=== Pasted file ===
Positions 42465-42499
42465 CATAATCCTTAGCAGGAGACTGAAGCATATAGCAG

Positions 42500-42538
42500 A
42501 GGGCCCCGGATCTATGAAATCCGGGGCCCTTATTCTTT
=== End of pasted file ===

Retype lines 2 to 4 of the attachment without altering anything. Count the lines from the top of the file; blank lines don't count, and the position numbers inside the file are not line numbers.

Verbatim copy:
42465 CATAATCCTTAGCAGGAGACTGAAGCATATAGCAG

Positions 42500-42538
42500 A